Berlin is Dancing: Pina Bausch and the Tanztheater
With her choreographies Pina Bausch shaped the modern dance genre like no other. However, she did not make history in the world’s metropolises, such as Paris or New York, but in the tranquil Ruhr area – in the Lichtburg studio in Wuppertal, where most of her choreographies, which combined acting and artistic performance in a unique way, originated. Except for the dancers, few others had access to the old cinema from the 1950s. Even when riding the elevated railway (the rehearsal space is at about the same height), curious looks were met only by white fabric, which covered the windows.
The exhibition “Pina Bausch and the Tanztheater”, which takes place at the Martin Gropius Bau in Berlin from September 16 to January 9, 2017, now reveals the secret behind these curtains. In addition to objects, installations, photos and videos from the Pina Bausch Archive, a copy of the rehearsal space was also installed. Barres, a piano, and even the long wooden table are all there. Standing next to the latter, Pina Bausch would watch her dancers and take notes.
The room has little to do with a formal exhibition space, in which museum guards give you the infamous “Do not touch and best not breathe either”-look as soon as you have entered the room. Rather, it is to be understood as a place of encounter, in which the legacy of Pina Bausch comes alive through dance performances and workshops. Nevertheless, buckets filled with water, as in the piece “Vollmond” (full moon), must and should not be dumped in the hall. So in case the guard’s gaze fixes on you for an ominously long time during your visit, simply understand it as a silent invitation to dance.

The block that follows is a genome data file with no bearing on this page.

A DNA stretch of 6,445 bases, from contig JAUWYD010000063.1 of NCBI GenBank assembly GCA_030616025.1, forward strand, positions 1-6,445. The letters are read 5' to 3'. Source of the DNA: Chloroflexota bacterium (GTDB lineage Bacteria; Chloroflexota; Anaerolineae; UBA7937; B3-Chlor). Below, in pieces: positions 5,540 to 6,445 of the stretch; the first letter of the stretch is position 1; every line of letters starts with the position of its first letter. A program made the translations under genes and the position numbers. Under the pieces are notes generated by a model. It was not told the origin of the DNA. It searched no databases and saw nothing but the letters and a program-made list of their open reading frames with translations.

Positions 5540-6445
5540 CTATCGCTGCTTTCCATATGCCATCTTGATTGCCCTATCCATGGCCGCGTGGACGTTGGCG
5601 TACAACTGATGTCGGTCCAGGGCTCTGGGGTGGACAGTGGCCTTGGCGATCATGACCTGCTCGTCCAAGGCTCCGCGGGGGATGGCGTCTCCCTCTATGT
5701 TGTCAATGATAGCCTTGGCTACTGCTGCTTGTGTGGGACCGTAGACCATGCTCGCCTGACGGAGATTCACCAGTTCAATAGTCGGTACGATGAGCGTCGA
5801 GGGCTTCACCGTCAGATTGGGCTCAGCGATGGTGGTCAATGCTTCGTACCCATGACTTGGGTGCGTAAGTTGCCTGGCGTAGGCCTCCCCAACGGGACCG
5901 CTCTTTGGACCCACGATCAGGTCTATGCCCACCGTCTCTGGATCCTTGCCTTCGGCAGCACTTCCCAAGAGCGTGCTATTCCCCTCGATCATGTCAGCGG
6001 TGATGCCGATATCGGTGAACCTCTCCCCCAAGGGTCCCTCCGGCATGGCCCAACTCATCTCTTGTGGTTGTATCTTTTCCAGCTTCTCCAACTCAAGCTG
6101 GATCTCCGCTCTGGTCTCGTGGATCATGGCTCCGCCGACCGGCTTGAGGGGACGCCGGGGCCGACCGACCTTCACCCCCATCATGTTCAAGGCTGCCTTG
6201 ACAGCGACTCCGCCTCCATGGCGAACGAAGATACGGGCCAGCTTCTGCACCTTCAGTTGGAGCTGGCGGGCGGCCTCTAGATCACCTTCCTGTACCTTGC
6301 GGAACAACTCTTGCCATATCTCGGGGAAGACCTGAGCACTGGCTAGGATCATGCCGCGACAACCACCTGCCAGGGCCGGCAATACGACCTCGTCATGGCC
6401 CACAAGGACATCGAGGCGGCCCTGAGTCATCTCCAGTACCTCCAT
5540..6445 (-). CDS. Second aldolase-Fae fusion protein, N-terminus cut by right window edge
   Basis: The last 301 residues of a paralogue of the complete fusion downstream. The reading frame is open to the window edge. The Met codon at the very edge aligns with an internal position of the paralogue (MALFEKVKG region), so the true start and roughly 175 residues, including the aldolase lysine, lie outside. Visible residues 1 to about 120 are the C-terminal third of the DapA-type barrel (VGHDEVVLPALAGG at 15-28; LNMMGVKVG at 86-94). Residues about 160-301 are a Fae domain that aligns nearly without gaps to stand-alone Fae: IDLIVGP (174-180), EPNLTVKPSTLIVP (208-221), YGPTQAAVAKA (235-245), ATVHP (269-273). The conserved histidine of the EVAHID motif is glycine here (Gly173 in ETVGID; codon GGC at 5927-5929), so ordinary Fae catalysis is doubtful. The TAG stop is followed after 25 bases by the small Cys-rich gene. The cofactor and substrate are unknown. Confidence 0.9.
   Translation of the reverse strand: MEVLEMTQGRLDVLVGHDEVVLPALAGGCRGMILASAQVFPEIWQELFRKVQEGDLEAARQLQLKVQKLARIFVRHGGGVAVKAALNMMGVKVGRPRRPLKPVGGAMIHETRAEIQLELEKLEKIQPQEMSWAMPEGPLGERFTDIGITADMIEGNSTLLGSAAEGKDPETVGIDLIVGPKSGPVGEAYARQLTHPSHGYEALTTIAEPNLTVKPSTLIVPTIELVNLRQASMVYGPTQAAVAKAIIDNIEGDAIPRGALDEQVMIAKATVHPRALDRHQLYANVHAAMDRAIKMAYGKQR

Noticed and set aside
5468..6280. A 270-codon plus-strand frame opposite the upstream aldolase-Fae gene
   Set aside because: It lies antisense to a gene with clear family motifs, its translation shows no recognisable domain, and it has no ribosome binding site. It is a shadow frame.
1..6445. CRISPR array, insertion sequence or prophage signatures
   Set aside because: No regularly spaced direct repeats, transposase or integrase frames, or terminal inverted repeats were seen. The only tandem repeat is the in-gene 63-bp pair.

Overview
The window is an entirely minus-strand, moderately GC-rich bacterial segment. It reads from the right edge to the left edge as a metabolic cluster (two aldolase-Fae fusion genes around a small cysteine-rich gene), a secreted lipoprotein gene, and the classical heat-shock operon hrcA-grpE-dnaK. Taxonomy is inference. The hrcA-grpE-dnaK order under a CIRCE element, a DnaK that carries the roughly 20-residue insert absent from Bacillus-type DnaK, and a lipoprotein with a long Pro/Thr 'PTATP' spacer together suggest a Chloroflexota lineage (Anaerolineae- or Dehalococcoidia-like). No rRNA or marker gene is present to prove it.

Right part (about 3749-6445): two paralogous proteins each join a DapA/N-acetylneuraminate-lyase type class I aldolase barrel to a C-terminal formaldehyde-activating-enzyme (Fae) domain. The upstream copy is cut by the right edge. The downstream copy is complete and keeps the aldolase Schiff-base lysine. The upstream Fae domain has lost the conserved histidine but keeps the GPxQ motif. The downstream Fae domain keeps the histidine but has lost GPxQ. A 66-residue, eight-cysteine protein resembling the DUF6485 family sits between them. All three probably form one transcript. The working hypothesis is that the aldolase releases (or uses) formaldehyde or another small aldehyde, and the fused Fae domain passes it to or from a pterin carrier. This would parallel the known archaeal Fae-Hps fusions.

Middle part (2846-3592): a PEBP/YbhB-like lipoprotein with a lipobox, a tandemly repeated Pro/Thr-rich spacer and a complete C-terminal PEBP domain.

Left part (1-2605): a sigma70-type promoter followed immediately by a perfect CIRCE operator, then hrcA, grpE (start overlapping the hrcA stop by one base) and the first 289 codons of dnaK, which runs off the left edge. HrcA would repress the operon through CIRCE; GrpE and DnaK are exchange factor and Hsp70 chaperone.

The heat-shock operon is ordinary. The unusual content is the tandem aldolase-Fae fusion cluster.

Find out more about the exhibition at the Martin Gropius Bau in Berlin (through January 9, 2017) here. And to set the mood for your visit, there is in our opinion no better film than Wim Wender’s tribute to “Pina” (s. trailer above).